Well I wouldn't know how devastating Steven Seagal is in real life
1) Against a common thug:
This is what I am hoping to answer, and I am tending towards yes with more realistic training.
2) Against a trained fighter:
No, but Aikido wasn't intended as such and I don't see it as a failing.
In Aikido we learn to train without resistance but we must train for a common thug's resistance (at higher grades) if we are practicing Aikido also for its self defence element.
In light of the conversation about fighitng, I disagree that our objective is to learn to fight without resistance. In my experiences that has been a failing proposition for me as a strategy. Resistance implies "defense only" without offensive countermeasure being applied as "resistance" would be anything that is offensive. You simply cannot control a fight without seizing the iniative and controlling your opponent, this is offensive in nature and hence you must dominate and control.
Personally what I think gets lost in perspective is that Aikido is a methodology for learning certain aspects of a martial pracitce...it is not a "fight strategy" per se....so when I hear "Aikido is about fighting without resistance". That implies that it is a particular way/strategy for fighitng...and I personally feel that is where we get into trouble and folks start looking at aikido as a flawed methodolgy, when in fact it is not, it is simply being looked at in the wrong way.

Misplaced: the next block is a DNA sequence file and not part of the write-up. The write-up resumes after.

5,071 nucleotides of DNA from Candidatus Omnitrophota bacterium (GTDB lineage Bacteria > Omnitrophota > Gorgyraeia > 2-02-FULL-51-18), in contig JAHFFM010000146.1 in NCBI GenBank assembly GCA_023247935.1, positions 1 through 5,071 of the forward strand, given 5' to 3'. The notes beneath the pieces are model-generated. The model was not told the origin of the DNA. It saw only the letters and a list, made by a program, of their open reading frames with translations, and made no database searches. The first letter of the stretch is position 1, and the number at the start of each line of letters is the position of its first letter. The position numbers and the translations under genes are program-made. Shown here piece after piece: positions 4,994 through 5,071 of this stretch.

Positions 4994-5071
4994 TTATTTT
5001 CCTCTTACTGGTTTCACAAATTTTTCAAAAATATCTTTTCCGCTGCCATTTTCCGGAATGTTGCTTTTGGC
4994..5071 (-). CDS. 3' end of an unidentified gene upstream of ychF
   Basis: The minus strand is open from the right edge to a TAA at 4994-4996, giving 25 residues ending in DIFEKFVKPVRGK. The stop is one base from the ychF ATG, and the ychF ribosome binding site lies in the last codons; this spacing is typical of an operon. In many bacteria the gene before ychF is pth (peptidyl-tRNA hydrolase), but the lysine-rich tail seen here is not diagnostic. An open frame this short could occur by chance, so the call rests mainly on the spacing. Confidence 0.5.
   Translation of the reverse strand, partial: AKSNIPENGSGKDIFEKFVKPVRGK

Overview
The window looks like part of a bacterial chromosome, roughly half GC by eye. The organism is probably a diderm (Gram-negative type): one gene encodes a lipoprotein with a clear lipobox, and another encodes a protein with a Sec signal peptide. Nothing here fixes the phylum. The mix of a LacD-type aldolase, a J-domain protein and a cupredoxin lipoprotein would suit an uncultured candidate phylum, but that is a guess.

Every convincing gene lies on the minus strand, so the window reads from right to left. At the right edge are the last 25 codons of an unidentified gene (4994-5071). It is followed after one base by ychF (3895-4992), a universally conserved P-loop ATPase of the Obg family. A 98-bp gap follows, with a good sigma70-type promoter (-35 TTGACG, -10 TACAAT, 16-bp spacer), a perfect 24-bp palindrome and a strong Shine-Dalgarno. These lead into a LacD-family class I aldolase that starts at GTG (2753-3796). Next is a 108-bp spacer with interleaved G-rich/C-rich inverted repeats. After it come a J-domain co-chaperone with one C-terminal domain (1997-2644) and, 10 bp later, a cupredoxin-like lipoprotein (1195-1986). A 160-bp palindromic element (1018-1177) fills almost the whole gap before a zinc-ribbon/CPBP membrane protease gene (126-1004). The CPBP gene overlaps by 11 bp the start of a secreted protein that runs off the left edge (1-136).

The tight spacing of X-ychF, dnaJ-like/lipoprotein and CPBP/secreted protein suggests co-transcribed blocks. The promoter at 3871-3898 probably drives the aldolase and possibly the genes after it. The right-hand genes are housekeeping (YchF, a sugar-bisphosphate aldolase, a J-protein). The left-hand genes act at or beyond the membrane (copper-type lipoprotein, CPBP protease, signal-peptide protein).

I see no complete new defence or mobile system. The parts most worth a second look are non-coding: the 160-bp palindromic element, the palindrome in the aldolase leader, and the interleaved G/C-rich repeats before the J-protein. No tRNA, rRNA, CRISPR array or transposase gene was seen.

Fighting is my life. It is what I do. As such, I have found a place for aikido as a methodology for mastering some very key and important concepts, and frankly, It is challenging slow, but does a good job in doing what it is designed to do which is to teach you how to move your body in very efficient ways.
Integrating this into a "fight strategy"...i.e "cross training" or "MMA", is the correct perspective I think....at least it is the one that works best for me. How do you take your basic fight plan and strategy, ie clinch, kicking, punching, weapons, pushing, shoving, use of mass etc....and make it more efficient?
To me, it requires looking at all the elements and aspects of fighitng and diving in on the spectrum and training each of them under methods of control. Randori is one element, Waza is another element..etc.
I think if we loook at aikido more as a methodology to learn some very important elements of fighitng and less of a method of fighting, it changes how we perceive and judge aikido as a success or failure.